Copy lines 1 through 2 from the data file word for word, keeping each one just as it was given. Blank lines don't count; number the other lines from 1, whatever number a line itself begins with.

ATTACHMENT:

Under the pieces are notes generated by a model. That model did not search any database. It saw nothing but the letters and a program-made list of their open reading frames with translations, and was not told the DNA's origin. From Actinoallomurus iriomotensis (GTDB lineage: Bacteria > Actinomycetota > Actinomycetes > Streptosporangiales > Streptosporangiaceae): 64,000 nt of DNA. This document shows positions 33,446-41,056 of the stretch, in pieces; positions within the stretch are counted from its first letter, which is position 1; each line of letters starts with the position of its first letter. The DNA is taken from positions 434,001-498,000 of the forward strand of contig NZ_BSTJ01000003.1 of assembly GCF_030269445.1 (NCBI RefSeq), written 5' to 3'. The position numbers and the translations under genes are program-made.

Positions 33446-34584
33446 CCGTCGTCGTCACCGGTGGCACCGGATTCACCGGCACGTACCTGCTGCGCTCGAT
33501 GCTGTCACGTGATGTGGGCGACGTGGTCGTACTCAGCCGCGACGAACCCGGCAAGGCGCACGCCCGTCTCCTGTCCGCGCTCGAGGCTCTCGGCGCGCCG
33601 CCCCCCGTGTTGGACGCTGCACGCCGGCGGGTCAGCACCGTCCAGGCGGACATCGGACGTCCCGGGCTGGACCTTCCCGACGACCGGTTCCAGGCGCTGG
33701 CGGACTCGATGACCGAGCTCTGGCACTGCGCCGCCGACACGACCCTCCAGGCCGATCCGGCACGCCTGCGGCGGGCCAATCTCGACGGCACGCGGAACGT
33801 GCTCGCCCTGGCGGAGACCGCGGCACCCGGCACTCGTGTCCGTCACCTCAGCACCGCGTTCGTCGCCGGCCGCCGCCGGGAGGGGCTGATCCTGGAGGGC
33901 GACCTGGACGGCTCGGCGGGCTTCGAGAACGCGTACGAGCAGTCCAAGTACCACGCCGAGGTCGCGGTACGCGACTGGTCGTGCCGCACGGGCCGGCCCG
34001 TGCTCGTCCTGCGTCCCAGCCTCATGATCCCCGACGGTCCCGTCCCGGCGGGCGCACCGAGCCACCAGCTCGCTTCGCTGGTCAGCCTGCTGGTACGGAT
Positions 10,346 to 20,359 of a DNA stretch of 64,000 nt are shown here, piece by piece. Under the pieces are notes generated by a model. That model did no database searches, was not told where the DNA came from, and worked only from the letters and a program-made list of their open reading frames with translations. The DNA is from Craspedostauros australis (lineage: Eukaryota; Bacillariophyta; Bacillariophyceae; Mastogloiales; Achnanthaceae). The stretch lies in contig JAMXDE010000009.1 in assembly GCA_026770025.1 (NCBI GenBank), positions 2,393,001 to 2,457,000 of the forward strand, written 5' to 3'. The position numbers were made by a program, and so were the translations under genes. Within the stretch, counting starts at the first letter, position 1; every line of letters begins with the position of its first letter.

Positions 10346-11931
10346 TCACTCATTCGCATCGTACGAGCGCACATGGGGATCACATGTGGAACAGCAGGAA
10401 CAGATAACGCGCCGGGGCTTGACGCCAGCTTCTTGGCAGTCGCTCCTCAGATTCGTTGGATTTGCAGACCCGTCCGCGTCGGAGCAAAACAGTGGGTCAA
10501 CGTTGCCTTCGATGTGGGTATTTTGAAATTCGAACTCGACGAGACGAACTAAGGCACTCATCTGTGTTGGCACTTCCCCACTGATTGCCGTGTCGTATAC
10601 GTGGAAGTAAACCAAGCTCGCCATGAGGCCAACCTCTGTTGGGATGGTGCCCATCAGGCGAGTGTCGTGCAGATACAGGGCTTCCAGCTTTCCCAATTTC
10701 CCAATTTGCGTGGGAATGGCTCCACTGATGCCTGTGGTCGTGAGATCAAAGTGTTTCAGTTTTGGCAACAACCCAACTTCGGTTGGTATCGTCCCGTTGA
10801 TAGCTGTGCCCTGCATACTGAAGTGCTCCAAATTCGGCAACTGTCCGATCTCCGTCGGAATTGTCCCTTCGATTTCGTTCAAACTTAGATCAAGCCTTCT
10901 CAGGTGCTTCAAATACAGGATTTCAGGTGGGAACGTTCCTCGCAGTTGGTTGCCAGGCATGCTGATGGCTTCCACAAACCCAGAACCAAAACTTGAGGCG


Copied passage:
Under the pieces are notes generated by a model. That model did not search any database. It saw nothing but the letters and a program-made list of their open reading frames with translations, and was not told the DNA's origin. From Actinoallomurus iriomotensis (GTDB lineage: Bacteria > Actinomycetota > Actinomycetes > Streptosporangiales > Streptosporangiaceae): 64,000 nt of DNA. This document shows positions 33,446-41,056 of the stretch, in pieces; positions within the stretch are counted from its first letter, which is position 1; each line of letters starts with the position of its first letter. The DNA is taken from positions 434,001-498,000 of the forward strand of contig NZ_BSTJ01000003.1 of assembly GCF_030269445.1 (NCBI RefSeq), written 5' to 3'. The position numbers and the translations under genes are program-made.

Positions 33446-34584